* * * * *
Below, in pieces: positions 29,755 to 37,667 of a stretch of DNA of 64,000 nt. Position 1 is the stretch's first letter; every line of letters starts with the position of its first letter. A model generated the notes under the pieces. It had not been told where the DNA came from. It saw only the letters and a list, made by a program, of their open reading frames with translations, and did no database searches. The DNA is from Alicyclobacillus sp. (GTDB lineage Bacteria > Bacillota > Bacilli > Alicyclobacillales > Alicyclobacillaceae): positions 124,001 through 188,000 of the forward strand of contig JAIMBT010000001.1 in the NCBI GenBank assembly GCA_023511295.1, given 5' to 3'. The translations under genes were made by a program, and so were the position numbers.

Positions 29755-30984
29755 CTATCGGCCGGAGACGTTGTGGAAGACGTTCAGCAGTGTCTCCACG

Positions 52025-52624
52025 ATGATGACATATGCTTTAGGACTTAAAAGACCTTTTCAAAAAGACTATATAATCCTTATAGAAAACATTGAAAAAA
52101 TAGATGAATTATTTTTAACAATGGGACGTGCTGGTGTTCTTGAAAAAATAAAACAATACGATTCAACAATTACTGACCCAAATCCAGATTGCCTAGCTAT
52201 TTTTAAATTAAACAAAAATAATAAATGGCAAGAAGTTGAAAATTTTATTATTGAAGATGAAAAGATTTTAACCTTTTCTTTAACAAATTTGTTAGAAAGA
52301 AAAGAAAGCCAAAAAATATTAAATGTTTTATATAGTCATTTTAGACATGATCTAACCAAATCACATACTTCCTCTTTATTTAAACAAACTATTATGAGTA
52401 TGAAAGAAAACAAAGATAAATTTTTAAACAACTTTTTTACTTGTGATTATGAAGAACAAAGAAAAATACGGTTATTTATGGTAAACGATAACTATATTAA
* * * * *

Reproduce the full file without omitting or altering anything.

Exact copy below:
Below, in pieces: positions 29,755 to 37,667 of a stretch of DNA of 64,000 nt. Position 1 is the stretch's first letter; every line of letters starts with the position of its first letter. A model generated the notes under the pieces. It had not been told where the DNA came from. It saw only the letters and a list, made by a program, of their open reading frames with translations, and did no database searches. The DNA is from Alicyclobacillus sp. (GTDB lineage Bacteria > Bacillota > Bacilli > Alicyclobacillales > Alicyclobacillaceae): positions 124,001 through 188,000 of the forward strand of contig JAIMBT010000001.1 in the NCBI GenBank assembly GCA_023511295.1, given 5' to 3'. The translations under genes were made by a program, and so were the position numbers.

Positions 29755-30984
29755 CTATCGGCCGGAGACGTTGTGGAAGACGTTCAGCAGTGTCTCCACG

Positions 52025-52624
52025 ATGATGACATATGCTTTAGGACTTAAAAGACCTTTTCAAAAAGACTATATAATCCTTATAGAAAACATTGAAAAAA
52101 TAGATGAATTATTTTTAACAATGGGACGTGCTGGTGTTCTTGAAAAAATAAAACAATACGATTCAACAATTACTGACCCAAATCCAGATTGCCTAGCTAT
52201 TTTTAAATTAAACAAAAATAATAAATGGCAAGAAGTTGAAAATTTTATTATTGAAGATGAAAAGATTTTAACCTTTTCTTTAACAAATTTGTTAGAAAGA
52301 AAAGAAAGCCAAAAAATATTAAATGTTTTATATAGTCATTTTAGACATGATCTAACCAAATCACATACTTCCTCTTTATTTAAACAAACTATTATGAGTA
52401 TGAAAGAAAACAAAGATAAATTTTTAAACAACTTTTTTACTTGTGATTATGAAGAACAAAGAAAAATACGGTTATTTATGGTAAACGATAACTATATTAA